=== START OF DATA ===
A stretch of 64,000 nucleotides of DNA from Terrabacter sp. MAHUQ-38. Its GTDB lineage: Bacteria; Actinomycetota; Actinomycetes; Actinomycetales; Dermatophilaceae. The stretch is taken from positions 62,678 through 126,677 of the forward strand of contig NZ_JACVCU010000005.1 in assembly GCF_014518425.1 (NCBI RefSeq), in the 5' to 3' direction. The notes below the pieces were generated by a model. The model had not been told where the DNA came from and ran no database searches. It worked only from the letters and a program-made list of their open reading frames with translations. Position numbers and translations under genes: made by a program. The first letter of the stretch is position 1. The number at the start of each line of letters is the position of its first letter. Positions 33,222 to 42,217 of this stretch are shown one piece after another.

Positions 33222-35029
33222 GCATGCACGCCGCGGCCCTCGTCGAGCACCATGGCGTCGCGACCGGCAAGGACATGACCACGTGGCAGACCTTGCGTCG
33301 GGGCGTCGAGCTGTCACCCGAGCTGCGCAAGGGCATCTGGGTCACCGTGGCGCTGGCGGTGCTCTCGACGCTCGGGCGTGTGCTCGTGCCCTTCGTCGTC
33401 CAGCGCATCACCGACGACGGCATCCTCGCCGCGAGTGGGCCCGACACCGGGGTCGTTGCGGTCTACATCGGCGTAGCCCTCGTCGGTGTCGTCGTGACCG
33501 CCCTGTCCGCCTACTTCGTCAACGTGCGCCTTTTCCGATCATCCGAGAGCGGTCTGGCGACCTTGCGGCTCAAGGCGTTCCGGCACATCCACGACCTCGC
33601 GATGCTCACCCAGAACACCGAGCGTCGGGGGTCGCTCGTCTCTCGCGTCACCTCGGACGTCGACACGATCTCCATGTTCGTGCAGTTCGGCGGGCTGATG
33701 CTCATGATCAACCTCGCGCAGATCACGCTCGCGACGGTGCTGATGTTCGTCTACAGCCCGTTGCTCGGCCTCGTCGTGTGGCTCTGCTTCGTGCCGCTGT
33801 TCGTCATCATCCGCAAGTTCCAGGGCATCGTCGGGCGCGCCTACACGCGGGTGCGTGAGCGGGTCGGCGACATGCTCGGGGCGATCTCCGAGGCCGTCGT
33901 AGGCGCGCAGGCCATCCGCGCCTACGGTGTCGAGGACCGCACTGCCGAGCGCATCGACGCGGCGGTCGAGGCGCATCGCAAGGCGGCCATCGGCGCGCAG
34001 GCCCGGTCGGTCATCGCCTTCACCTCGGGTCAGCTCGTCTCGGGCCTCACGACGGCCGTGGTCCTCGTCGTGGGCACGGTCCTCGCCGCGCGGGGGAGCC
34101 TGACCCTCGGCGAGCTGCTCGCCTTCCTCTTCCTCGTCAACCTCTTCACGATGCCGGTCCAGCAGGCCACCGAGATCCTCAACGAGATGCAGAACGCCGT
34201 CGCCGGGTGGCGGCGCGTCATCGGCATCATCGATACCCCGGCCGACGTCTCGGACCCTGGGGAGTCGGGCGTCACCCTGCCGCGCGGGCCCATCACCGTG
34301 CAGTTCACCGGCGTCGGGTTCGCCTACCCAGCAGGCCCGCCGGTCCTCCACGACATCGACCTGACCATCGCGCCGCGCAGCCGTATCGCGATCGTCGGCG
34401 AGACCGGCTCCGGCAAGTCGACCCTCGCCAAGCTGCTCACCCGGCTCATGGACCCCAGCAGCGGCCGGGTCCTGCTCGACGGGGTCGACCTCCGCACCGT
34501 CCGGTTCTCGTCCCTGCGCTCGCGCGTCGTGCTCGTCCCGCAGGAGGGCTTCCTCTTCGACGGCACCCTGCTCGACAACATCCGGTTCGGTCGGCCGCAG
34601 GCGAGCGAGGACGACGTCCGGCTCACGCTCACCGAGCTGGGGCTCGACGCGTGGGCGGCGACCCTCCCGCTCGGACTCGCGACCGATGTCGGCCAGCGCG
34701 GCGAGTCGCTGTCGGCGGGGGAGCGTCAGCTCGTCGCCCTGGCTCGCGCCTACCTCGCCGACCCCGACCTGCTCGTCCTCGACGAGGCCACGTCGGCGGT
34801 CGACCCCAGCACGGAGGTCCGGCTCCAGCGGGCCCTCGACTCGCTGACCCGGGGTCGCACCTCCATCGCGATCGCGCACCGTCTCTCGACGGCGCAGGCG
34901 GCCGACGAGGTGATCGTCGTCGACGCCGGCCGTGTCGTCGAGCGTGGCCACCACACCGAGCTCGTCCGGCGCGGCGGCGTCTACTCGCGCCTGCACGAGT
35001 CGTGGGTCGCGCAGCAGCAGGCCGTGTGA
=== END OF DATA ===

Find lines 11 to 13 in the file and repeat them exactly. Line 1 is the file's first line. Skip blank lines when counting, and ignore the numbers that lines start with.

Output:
34001 GCCCGGTCGGTCATCGCCTTCACCTCGGGTCAGCTCGTCTCGGGCCTCACGACGGCCGTGGTCCTCGTCGTGGGCACGGTCCTCGCCGCGCGGGGGAGCC
34101 TGACCCTCGGCGAGCTGCTCGCCTTCCTCTTCCTCGTCAACCTCTTCACGATGCCGGTCCAGCAGGCCACCGAGATCCTCAACGAGATGCAGAACGCCGT
34201 CGCCGGGTGGCGGCGCGTCATCGGCATCATCGATACCCCGGCCGACGTCTCGGACCCTGGGGAGTCGGGCGTCACCCTGCCGCGCGGGCCCATCACCGTG